They were uttered by V.I. Lenin but it’s not hard to imagine politicians, even in Democratic parliaments, thinking much on the same lines, especially when some pesky citizen or journalist starts banging on the door and demanding full disclosure of the facts.
Americans are by now familiar with the Freedom of Information Act. It’s been on the books in the U.S. since 1967. The scope of the U.S. act was dramatically expanded eight years later to include access to the files of law enforcement agencies such as the FBI.
Freedom of information is not an absolute concept, even in a country that views itself as being the most open in the world. American citizens frequently obtain files classified as secret only to discover that most of the pertinent or desired information in them has been inked out.
By way of example, “IF” got hold of a batch of FBI files linked to the case of one of the “deportees” a few years back. The files had been obtained under the FOIA. But so much of them had been blacked out that they might as well have been blank sheets of paper.
There are obviously cases where absolute access to information might pose a risk to a person, or persons. But much of the time the paucity of detail is more to do with the so-called “culture of secrecy” so beloved by governments and bureaucracies, democratic and otherwise.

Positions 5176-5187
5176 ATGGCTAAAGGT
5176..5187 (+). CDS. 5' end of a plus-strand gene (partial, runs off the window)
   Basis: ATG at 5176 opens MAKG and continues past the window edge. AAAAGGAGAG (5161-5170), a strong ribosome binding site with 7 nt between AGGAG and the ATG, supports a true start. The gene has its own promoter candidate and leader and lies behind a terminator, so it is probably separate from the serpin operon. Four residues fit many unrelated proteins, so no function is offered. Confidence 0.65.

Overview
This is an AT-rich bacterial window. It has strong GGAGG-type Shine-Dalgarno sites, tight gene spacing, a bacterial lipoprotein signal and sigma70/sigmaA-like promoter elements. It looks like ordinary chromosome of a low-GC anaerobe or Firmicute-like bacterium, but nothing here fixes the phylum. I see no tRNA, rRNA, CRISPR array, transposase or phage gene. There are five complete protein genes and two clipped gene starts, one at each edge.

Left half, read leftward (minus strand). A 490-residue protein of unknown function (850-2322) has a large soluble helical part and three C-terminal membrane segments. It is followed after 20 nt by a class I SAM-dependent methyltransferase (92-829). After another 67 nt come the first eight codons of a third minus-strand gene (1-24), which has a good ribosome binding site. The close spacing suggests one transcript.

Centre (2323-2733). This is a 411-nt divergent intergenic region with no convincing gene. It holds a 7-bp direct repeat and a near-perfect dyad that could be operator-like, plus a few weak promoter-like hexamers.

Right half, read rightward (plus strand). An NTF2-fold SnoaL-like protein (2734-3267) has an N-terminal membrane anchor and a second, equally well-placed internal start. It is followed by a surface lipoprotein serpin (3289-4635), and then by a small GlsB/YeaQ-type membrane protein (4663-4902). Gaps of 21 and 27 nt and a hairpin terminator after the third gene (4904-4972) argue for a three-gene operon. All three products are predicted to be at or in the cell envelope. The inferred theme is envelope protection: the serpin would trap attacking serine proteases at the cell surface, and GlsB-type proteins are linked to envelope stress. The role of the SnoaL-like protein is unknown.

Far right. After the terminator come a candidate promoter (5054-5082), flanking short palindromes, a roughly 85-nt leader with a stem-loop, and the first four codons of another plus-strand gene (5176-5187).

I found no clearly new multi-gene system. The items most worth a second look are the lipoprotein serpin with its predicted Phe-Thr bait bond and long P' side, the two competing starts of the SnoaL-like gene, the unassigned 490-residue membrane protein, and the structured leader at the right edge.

Ireland’s Freedom of Information Act was launched with considerable fanfare in 1997. It has produced mixed results since, and more than a fair bit of criticism.
A year after the act went into operation, the Sunday Tribune newspaper in Dublin ran a story headlined “Freedom of Information act keeps door shut.” The story stated that even after a year the act could not be used to obtain data from a significant number of public bodies including the Garda Siochana, universities and even Bord F